Liberal Arts

From my theatrical review (read it here): “[Unlike writer/director/star Josh Radnor’s] rather noxious and annoyingly unappealing debut Happythankyoumoreplease, [Liberal Arts] has an air of refined freshness permeating throughout that’s intoxicating. Sure these characters don’t do anything unexpected, their final destination as anticipated as it is routine, but that doesn’t make the journey any less enjoyable, and I have to admit Radnor’s latest kept me happily entertained pretty start to finish.”



Sleepwalk with Me

From my theatrical review (read it here): “Based on [Mike] Birbiglia’s off-Broadway show and his best-selling book of the same name, Sleepwalk with Me is an engaging comedic curiosity that’s one part Woody Allen, one part Spalding Gray and one part its own unique little animal. Oftentimes breaking the fourth wall and talking directly to the audience, presented more as a series of skits and sketches than as a uniform narrative, the movie is a whimsical look at one’s man unique journey of self-discovery, and while I’m not exactly sure what the final point of it all is getting to the conclusion is so much quirky, unconventional fun the lack of any sort of concrete resolution isn’t close to a problem.”



Red Hook Summer

Writer/director Spike Lee returns to Brooklyn, Red Hook Summer as close to a sequel to Do the Right Thing as we are likely ever to get. For fans of the director, watching this one is an absolute must. For those that tend to find him overbearing didactic, you’re going to find little here to change your mind on that front. Worth seeing either way, while this film doesn’t showcase Lee at his best there are enough winning moments and scenes of pure visceral emotion to make it a flick I can’t help but happily recommend. (Title releases on Friday, Dec 21, 2012)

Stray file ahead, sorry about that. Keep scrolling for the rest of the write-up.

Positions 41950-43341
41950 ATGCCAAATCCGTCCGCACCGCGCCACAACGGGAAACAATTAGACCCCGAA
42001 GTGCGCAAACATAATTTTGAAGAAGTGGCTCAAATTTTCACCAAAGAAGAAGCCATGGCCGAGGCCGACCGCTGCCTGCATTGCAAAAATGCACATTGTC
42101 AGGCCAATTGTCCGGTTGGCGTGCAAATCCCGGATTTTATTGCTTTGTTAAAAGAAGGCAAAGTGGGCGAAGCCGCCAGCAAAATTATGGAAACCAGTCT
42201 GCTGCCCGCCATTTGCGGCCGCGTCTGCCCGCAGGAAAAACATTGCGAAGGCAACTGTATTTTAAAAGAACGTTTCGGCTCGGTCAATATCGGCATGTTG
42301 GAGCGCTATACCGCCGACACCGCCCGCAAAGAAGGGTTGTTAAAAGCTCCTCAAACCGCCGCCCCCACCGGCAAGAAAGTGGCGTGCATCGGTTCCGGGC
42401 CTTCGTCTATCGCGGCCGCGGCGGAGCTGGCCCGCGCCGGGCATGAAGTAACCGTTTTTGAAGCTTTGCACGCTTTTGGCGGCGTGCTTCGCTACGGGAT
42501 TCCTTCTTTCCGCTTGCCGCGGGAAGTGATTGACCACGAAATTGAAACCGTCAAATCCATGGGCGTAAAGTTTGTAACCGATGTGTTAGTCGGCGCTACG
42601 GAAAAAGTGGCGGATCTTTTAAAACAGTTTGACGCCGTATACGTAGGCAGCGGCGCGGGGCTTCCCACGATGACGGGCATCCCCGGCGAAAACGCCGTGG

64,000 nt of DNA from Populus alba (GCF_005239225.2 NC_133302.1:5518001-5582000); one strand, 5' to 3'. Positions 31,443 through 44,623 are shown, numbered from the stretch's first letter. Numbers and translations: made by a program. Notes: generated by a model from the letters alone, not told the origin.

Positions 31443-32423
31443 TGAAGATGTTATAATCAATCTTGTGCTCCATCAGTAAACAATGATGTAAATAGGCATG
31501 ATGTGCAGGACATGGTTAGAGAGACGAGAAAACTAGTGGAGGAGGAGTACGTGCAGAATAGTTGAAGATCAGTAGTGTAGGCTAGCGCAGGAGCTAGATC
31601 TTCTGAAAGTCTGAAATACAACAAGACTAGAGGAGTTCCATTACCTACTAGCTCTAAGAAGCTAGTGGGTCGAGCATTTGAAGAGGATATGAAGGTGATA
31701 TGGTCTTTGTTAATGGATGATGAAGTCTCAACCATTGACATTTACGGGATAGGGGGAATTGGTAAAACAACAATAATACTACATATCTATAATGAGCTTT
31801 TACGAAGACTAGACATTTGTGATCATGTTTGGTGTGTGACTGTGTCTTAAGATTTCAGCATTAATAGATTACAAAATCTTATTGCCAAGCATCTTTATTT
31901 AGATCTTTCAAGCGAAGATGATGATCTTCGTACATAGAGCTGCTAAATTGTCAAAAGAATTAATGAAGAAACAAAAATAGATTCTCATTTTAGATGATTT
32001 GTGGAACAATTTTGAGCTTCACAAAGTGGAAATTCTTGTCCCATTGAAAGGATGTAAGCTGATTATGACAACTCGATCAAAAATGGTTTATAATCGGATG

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·         10 Years

·         Death Ship (1980)

·         Forced to Fight

·         The Good Doctor

·         Hans Christian Anderson

·         Shameless: The Complete Second Season

·         Sometimes a Great Notion

·         Tosh.0 – Deep V’s




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Raised as brothers, intense teammates and competitors on the soccer field - the gregarious, swaggering Julio and the wiry, focused Daniel 'Gato' have remained virtually inseparable ever since the newborn Daniel was found abandoned in a trash heap in their La Ceniza slum. The opportunity of their lives arrives when a football scout invites them to try out for the city's top professional team, just as a tragic act of violence threatens to tear them apart and prevent them from achieving their dreams. (Description reprinted from Amazon.com)



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·         Californication: The Fifth Season

·         House of Lies: The First Season







·         The Sessions (Feb 12, 2013)

·         Skyfall (Feb 12, 2013)

·         The Insider (Feb 19, 2013)

·         Life of Pi (March 5, 2013)

·         Willow (March 12, 2013)